North Korean War at a Glance

If North Korea makes good on its threats and attacks South Korea and the U.S., the war that ensues is likely to be very bloody but short — as long as China either stays out of it or sticks to sealing its border with North Korea. China’s actions will have a massive impact on the course that any war with Pyongyang is likely to take.


The United States keeps about 28,000 troops in South Korea. They’re there to act as a trip-wire and deterrent against any North Korean attack. Any serious attack on South Korea would trigger a serious U.S. response.

The South Korean military is about 600,000 strong. Through decades of training and equipment buys, it’s modern and very capable. South Korea’s total population is about 49 million.

The North Korean military is about 1.1 million strong, and is one of the largest military forces on earth in terms of manpower. But it is not one of the best trained, and its supplies are not likely to last for very long. A military that cannot eat cannot long fight, and North Korea has not been able to feed itself for decades. Its military is well fed, for now. A war would force it to burn through men and supplies quickly. North Korea’s total population is about 24 million.

The U.S. contributes more than just boots on the ground. It brings the most modern and lethal air force into any conflict, and the clearest view of the battlefield from our fleet of satellites. The B2 and F22 stealth aircraft can be expected to play a very significant role against North Korea’s layered radar and anti-aircraft defenses. Most of North Korea’s gear is Soviet-made and of that era, but it has been upgraded over the years. It will not be able to keep up with U.S. stealth aircraft. The B2 can drop the MOP, the 30,000 pound Massive Ordnance Penetrator, on North Korea’s dug-in bunkers and artillery positions. The B2 can launch from Guam, Japan, or Diego Garcia or even the continental U.S., and therefore can be based well out of range of any North Korean efforts to strike at it. The F22 can outrun and outshoot anything the North Korean air forces can throw at it. Like the B2, it can attack ground targets, and can remain largely invisible to North Korean anti-air.


A war with North Korea is likely to be bloody in the early going because the North has positioned massive numbers of artillery in the mountains just 35 miles from Seoul, and within range of South Korea’s capital. The North could be expected to unleash those guns on the city of 10 million. But the U.S. could be expected to establish air supremacy quickly. The U.S. could strike anywhere in North Korea by air and offshore ballistic missile, launched from submarines and surface ships. As long as the U.S. brought its full naval strength to bear, from Japan, Hawaii, and around the Pacific, the naval side of the conflict would be a quick kill for the allies. North Korea’s navy simply cannot match the U.S. navy. North Korea’s artillery would probably enjoy a short lifespan, until U.S. forces cave in the mountain tunnels from which they fire. American and South Korean conventional air power would devastate North Korea’s air defense net and then rip up Pyongyang’s military infrastructure. South Korean ground forces would probably spend the opening hours of the war repelling a massive ground invasion from the North, but as the air war shifts to the allies’ favor, would push the North Korean ground forces north of the DMZ as they chewed the Kims’ military to pieces. South Korea would suffer massive civilian casualties in the early hours to days of the war, but the North would probably have its military destroyed and then the North Korean state would be dismantled.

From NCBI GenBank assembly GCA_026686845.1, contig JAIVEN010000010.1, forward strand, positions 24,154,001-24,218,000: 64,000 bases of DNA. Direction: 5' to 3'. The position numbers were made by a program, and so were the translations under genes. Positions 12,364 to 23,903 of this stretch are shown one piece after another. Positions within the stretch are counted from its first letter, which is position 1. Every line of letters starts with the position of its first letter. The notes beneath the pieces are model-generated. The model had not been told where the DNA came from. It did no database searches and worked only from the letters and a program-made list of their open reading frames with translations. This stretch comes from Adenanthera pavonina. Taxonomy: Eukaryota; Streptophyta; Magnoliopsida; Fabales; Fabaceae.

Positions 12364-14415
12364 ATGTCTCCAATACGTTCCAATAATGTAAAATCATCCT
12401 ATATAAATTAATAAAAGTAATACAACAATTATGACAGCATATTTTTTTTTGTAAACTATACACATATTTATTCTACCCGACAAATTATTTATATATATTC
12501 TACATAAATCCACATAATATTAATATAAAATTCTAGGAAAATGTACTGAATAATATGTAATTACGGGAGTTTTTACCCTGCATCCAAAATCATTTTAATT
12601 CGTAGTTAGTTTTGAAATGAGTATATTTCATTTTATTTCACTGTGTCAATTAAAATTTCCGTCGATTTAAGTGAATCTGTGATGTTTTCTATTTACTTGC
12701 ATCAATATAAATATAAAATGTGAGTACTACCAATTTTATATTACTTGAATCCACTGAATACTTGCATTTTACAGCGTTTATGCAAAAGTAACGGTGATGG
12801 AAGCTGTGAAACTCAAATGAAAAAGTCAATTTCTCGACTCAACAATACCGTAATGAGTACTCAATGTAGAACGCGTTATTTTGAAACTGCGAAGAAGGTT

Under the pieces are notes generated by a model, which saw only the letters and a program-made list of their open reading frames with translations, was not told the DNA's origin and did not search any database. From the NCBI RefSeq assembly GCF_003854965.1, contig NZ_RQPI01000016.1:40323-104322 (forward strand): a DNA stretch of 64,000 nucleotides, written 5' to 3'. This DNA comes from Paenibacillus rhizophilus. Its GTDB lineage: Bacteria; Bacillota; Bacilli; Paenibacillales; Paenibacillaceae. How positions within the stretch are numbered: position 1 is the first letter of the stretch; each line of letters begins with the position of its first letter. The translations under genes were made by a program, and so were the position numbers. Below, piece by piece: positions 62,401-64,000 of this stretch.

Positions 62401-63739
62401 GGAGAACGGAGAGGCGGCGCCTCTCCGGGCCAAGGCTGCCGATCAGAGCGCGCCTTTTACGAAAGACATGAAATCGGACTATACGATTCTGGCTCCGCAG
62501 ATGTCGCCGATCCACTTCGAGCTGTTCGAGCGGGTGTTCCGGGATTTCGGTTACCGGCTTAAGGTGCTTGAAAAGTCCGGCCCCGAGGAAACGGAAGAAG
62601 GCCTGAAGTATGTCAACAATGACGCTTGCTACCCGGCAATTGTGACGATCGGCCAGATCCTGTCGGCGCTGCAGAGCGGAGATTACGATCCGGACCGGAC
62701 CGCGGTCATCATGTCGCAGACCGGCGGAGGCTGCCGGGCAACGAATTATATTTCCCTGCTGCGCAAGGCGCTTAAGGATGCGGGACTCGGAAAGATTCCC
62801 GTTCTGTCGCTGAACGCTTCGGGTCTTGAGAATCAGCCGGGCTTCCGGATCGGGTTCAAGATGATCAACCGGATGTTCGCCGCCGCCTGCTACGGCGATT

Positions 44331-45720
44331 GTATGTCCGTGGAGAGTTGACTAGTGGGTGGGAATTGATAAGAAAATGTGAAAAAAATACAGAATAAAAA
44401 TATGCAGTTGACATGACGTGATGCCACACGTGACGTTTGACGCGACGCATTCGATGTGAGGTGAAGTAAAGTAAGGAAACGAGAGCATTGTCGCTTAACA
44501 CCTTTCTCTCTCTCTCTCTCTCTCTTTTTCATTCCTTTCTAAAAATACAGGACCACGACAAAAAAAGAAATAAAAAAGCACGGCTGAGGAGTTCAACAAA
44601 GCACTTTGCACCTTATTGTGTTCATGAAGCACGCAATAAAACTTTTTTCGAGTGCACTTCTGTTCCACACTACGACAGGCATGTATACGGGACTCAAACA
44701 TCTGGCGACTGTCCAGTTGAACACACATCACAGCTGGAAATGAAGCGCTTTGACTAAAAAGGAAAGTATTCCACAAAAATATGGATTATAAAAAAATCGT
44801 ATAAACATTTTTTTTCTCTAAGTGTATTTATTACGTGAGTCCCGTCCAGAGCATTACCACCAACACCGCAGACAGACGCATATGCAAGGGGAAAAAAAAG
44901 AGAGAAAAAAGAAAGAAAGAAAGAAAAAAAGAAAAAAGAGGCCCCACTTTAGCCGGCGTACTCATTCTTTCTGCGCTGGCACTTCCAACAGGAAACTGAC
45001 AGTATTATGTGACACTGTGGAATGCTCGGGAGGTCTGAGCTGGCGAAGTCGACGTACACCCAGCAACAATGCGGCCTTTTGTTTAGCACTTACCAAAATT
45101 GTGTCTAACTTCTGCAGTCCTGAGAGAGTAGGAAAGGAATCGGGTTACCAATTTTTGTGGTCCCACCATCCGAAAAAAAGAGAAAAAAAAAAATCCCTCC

But, there are wild cards in play. Threatened with extinction, the North could unleash nuclear and dirty bombs against allied forces via missile or ground forces or lower grade attacks by terrorists pre-positioned in the South. North Korea’s nuclear weapons are a wild card. Kim Jung-Un is a wild card. China is another. China fears a collapse in the North, which may explain why it is massing troops on its border — to prevent a flood of refugees hoping to escape ahead of or during war. China, though, could also be moving its troops in for more aggressive reasons. Given the state of the U.S. economy, it’s questionable how long we could sustain a ground war on the other side of the world, especially when China owns so much of our debt. The U.S. has the world’s most advanced, capable and expensive military in the world. China is a distant second in budget, but in total manpower, has a larger military than we do.


The last and maybe most significant wild card is the relative inexperience of all of the leaders in the picture. Kim Jung-Un took the reins in North Korea when his father died, in December 2011. He has spent much of the time since then consolidating his power, and the current threats may be signs of an ongoing power struggle within his government. Japan has a new prime minister, Shinzo Abe. His current term is his second as PM; his first lasted less than a year. China has a new leader, Xi Jinping. South Korea has a new leader, President Park Guen-hye. And President Obama has been in office for more than four years but came to the job with no previous foreign policy experience at all. It’s a bad moment for an international test, but to Kim Jung-Un, there may be no better moment for such a test than now.


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